After your fuse block is secure in the engine bay, measure and cut enough power cable to reach from the positive battery terminal to the fuse box we just installed.
Crimping and Connecting
If you’re using the SoundQubed Amplifier Wiring Kit, utilize the pre-terminated leads and then after measuring twice, cut and strip a few inches from the non-terminated ends before crimping and heat shrinking with the ring, spade, or other terminals you will be using.
Next, we will affix two of those crimped ends to the fuse box. Leave the connection from the fuse box to the battery and from the fuse box to the amplifier alone for now.
Want to learn more about crimping and wire management? Click here.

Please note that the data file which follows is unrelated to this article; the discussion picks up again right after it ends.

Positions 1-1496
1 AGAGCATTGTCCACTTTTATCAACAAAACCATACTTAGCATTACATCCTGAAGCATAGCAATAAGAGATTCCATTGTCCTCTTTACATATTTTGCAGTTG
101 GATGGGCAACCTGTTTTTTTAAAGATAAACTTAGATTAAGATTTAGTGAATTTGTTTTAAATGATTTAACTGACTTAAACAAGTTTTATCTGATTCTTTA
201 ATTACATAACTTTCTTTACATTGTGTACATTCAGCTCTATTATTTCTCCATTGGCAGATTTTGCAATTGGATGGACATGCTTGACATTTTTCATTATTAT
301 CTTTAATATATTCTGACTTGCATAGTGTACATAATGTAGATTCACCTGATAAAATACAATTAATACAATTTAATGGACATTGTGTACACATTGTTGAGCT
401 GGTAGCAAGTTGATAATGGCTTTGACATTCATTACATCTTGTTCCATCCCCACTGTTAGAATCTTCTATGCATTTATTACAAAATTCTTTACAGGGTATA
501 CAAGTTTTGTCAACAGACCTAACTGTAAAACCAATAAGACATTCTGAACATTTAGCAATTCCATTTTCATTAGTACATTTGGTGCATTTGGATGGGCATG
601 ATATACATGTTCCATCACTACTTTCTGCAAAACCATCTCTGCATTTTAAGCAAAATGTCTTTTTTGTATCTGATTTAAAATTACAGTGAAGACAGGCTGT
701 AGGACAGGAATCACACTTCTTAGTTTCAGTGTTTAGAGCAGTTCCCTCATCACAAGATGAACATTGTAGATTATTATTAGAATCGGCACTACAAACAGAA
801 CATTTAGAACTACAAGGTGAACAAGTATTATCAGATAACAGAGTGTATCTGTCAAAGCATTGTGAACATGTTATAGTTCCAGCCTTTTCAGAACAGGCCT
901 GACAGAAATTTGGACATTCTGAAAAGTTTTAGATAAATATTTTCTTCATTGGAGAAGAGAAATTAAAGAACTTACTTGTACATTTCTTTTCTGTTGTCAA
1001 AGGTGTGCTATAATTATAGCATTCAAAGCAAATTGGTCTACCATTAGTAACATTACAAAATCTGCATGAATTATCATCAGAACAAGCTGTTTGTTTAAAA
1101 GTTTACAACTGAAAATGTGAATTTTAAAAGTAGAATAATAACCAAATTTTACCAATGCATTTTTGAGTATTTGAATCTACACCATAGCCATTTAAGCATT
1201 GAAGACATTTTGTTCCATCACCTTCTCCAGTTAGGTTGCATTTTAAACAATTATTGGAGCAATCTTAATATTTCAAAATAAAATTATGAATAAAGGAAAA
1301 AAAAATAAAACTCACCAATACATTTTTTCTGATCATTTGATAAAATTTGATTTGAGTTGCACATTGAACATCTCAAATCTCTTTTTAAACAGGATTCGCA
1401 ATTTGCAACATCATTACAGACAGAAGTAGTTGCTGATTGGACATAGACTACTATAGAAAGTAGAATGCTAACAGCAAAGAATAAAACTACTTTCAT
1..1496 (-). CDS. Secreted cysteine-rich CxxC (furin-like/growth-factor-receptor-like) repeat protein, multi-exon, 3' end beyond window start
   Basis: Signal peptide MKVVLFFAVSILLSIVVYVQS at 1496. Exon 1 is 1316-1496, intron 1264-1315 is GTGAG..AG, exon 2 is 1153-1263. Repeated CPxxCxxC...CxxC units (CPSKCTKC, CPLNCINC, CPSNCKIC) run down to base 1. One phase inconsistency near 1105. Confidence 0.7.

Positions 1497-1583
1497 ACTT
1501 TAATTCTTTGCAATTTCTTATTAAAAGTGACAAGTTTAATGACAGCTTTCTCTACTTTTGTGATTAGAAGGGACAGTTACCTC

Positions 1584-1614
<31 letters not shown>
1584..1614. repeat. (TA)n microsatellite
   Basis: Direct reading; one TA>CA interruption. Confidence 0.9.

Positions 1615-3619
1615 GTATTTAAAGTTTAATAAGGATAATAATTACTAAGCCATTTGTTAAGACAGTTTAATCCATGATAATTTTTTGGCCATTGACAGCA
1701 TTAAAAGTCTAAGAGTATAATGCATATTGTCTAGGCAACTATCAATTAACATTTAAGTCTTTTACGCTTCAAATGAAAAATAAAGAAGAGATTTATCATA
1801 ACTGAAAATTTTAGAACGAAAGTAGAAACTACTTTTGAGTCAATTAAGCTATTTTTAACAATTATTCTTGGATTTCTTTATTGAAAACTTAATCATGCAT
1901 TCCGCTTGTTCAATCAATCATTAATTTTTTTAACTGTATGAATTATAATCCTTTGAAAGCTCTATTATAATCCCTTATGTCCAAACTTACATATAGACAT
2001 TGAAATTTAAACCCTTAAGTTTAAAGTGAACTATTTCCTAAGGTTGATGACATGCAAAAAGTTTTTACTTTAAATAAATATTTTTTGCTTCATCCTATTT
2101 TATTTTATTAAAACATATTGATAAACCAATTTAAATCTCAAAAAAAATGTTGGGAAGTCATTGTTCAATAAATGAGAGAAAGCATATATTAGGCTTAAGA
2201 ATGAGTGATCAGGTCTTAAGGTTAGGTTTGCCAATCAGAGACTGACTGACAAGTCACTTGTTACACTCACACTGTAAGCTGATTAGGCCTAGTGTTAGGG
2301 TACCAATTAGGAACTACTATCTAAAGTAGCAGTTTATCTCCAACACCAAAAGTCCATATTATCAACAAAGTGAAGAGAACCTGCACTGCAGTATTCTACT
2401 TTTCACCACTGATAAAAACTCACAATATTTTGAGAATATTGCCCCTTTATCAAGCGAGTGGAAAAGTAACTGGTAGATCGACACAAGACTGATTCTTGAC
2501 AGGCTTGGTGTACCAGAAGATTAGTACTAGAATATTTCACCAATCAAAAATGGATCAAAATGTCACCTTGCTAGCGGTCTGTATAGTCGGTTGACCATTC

Step Five: Running Power and Ground to the Amplifier
Installing the Power Wire to Your Amp
The bare end of the power wire that is in our cabin will need to be inserted into the 12V slot of the amplifier. Run this along the edges of the cabin where it will be covered by the kick panels we will be reinstalling at the end of our project.
Make sure that you have a snug fit in the power terminal and that your power wire is sheathed outside the terminal.
Verify that the power wire is not too taught through the cabin, as it may need to be tucked back or underneath the trim panels.
Grounding Your Amplifier
Properly grounded systems help stabilize voltage levels. The ground wire is crucial- It can save or destroy your system, so it’s important to get this step right.
You’ll want to set your ground wire as close to your amplifier as possible, using the same gauge ground wire as power wire.
This should ideally be less than 12 inches away from your amp, though every install is different.